2.  Secondly, there were many weddings that I performed for people in the community.   Between required pre-marital discussions, rehearsals, and conversations at the reception, I would meet many people in the community.    Now, many fewer people get married, opting to live together instead.   Of those, that do marry, some use destination weddings which are often performed by a cooperating minister there.  Also, it is more popular to ask family members to perform the ceremony.  The overall result is that the local pastor meets many fewer people through wedding ministry than before.

3.  The third avenue for connecting with the community was by officiating at funerals.   When I first became a pastor, I performed many funerals for people I did not know and for whom I did not even know someone in the family.   Then I was new in the community and if the family had never attended the church, often their request to the funeral director would be the only inkling I would have that they felt any connection to our church.   In those days, also, nearly everyone had a minister of some kind officiate at their burial.   Now many are buried without services, a trend that I find very unhealthy for the grieving process.   Because of cremations, there are fewer burials too.  Again, the by-product is less contact with the community for the pastor.   

It is no wonder that many pastors and parishes are feeling more isolated and insulated from their communities.   The conclusion is that I as pastor and we as churches have to be very intentional about replacing these contacts with new avenues of connection.   What are they?  How effective are they?  Who do they reach?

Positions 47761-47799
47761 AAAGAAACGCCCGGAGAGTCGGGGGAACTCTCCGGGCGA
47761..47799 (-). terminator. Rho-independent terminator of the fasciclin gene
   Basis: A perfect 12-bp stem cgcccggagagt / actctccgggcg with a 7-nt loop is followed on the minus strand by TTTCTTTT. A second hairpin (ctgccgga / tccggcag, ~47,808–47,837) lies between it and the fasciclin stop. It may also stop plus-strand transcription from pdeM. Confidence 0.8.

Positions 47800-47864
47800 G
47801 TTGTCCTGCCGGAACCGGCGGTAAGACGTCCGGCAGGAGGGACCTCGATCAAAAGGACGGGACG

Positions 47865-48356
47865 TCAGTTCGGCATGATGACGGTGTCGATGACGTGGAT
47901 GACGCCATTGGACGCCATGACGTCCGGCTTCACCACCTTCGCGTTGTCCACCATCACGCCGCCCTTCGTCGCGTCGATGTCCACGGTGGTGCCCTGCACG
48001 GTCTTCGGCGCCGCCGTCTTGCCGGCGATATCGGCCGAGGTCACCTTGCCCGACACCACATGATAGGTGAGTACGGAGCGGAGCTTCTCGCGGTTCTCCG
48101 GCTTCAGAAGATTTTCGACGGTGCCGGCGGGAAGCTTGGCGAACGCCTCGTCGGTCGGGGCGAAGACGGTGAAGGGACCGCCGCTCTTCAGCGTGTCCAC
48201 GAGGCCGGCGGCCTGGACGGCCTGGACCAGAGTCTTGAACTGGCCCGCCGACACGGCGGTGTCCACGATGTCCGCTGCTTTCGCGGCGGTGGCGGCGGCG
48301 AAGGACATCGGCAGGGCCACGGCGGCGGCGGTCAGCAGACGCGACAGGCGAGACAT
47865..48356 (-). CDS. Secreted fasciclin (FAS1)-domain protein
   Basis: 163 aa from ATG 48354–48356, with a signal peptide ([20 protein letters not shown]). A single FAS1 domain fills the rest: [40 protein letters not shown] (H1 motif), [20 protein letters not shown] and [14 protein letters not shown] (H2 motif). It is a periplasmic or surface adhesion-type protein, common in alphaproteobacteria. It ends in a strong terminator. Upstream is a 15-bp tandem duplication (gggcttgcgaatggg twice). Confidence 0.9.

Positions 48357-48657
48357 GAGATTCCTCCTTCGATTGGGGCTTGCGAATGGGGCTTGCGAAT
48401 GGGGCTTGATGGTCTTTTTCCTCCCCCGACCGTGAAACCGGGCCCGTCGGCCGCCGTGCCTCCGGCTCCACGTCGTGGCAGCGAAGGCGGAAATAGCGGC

Excited by reception of Just Walk Across the Room study

Tonight I finished reading the book by Bill Hybels, Just Walk Across the Room; wrote my review and posted it in my book review pages.   I have been greatly encourged by the groundswell of interest in reaching out to friends and neighbors for Jesus.    This has been evidenced by the strong attendance at our first equipping class last Saturday, by the number who have already read the book (several finished it even before I did); and by those who are sharing stories of friends with whom they are engaged in possibly life-changing dialogues.

I’m hoping to excite even more interest by sparking a lively online conversation on my blog page concerning the book.   I’ve asked my readers who have also read the book to join the conversation.   To help kick things off, I’ve put out there these questions.  Donna Schermerhorn, our team leader for outreach, plans to join the dialogue too.

  • What would you have highlighted in the review that I didn’t?
  • Which story really stuck with you?
  • What was the greatest single take-home for you from the book?
  • How were you encouraged by it?
  • What provoking questions that it raised will help you grow as a disciple maker (Acts 1:8)? 

If you’ve read the book, please join our conversation.  To keep all the conversattion in one place, please respond to the book review rather than to this post.

Online book discussion planned

What if we could have several people reading the same book at one time and discuss it together online?   That was the seminal thought that outreach team leader, Donna Schermerhorn, brought into our meeting today.   

To share just the main point, we decided to try it using my blog book reviews and comments as the vehicle.   The first book we have chosen is Just Walk Across the Room by Bill Hybels.    He is an inspiring and practical writer and the book is not long either.   We will make a couple copies available for lending at Eva’s office.   I will read the book over the next few months and write a first review in such a way as to spawn more discussion.   I think it will be fun.